Wasn't government action necessary to halt slavery and racial oppression?
Published April 04, 2011 in Short Answers by
I recently saw the movie "Amazing
Grace," about the end of the slave trade in England. How does
libertarianism respond to the American Civil War and the Civil rights
movement? In both of them, government action was used to enhance
Government action made slavery possible, and kept
it possible -- and the government only backtracked when the citizenry
For example, prior to the Civil War, slavery was legal and enforced by
governments of both North and South. Slaves who escaped to the North were
returned -- by law -- to their Southern "owners." It was
against the law in the North to help slaves escape. To fight slavery it
was necessary for freedom lovers to fight the law.
Members of the Underground Railroad, who tried to get the escaped slaves
to Canada where they couldn't be extradited, were routinely hauled into
court. Courageous individuals serving on the juries refused to convict.
(Juries have the constitutionally-granted power to "nullify"
laws that they believe to be unjust; to learn more, see the
Fully Informed Jury Association)
Lincoln's Emancipation Proclamation was not issued until the Civil War
had been underway for years, and it only "emancipated" slaves
in states that had joined the Confederacy. Towards the end of the Civil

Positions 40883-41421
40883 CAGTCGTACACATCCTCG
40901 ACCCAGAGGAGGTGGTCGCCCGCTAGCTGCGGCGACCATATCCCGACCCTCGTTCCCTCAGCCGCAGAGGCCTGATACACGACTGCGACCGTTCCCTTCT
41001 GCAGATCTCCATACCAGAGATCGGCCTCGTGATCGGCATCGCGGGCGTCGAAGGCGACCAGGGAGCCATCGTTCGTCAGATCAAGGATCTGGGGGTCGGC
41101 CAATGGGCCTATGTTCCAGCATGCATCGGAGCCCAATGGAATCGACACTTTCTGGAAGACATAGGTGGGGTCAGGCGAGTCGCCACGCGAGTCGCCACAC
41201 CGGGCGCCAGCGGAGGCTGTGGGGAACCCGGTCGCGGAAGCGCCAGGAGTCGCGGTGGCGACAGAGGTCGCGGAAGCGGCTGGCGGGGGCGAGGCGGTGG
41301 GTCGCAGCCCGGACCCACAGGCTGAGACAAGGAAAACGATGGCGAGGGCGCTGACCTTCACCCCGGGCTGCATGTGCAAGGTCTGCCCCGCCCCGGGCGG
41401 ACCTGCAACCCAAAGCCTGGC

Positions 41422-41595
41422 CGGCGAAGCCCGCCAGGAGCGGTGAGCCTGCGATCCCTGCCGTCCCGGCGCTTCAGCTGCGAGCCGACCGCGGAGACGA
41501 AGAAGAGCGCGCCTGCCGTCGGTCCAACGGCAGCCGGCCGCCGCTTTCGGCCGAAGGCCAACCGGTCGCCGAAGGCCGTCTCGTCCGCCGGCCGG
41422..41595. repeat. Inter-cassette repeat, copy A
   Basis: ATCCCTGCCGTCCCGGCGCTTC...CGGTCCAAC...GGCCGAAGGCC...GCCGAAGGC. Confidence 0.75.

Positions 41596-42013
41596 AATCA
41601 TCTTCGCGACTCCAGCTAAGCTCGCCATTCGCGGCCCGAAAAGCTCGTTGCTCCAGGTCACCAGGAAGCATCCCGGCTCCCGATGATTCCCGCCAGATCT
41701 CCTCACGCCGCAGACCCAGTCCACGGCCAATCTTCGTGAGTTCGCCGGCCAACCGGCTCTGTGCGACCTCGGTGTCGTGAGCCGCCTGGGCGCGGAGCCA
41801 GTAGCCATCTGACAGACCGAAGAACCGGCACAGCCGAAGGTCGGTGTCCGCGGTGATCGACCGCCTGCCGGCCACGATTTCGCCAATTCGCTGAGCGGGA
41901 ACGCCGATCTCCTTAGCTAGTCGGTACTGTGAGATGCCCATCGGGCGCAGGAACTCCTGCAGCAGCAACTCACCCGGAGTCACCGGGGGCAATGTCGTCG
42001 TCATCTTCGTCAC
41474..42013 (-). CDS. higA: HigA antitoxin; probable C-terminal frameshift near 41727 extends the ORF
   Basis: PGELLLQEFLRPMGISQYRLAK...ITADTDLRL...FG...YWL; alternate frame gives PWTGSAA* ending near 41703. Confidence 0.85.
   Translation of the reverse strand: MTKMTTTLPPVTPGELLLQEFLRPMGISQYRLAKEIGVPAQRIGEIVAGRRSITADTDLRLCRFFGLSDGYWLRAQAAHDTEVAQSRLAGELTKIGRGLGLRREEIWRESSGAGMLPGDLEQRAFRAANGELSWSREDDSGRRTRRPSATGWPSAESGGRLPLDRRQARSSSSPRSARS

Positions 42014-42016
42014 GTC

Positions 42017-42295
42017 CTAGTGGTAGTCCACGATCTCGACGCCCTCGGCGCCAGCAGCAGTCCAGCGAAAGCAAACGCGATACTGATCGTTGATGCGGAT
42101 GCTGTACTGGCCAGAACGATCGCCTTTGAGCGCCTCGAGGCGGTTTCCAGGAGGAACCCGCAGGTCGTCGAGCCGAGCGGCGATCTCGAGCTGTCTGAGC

War, indignant abolitionists, supported by President Lincoln, lobbied for
an amendment to the Constitution to free the blacks still enslaved in
Although Southern states didn't vote on this amendment, it still did not
Similarly, government power enforced, and often mandated, compulsory
racial segregation in the South in the first half of the twentieth
century. For example, economist
Sowell points out that racially segregated seating on public
transportation, far from being a traditional Southern policy, only began
in the late 19th and early 20th centuries -- and it was government that
created the problem.
Writes Dr. Sowell:
"Many, if not most, municipal transit systems were privately owned
in the 19th century and the private owners of these systems had no
incentive to segregate the races.
"These owners may have been racists themselves but they were in
business to make a profit -- and you don't make a profit by alienating a
lot of your customers. There was not enough market demand for Jim Crow
seating on municipal transit to bring it about.
"... Private owners of streetcar, bus, and railroad companies in the
South lobbied against the Jim Crow laws while these laws were being
written, challenged them in the courts after the laws were passed, and
then dragged their feet in enforcing those laws after they were upheld by
"These tactics delayed the enforcement of Jim Crow seating laws for
years in some places. Then company employees began to be arrested for not
enforcing such laws and at least one president of a streetcar company was
threatened with jail if he didn't comply.
(Dr. Sowell discusses this in greater detail in his book
Preferential Policies, An International Perspective, 1990,
This is not to say that these transportation company owners were not
racists, or were champions of black freedom. They simply wanted to make
money. And free markets make racial discrimination extraordinarily, even
Because of such government-mandated discrimination, the modern Civil
Rights movement was pioneered by individuals such as Rosa Parks and
Martin Luther King, who practiced peaceful
Without the courageous sacrifices of such people, it's unlikely that
Congress would have been inspired (shamed?) into action.
Dr. Ruwart's outstanding books Healing Our World and Short
Answers to the Tough Questions are available at the Advocates
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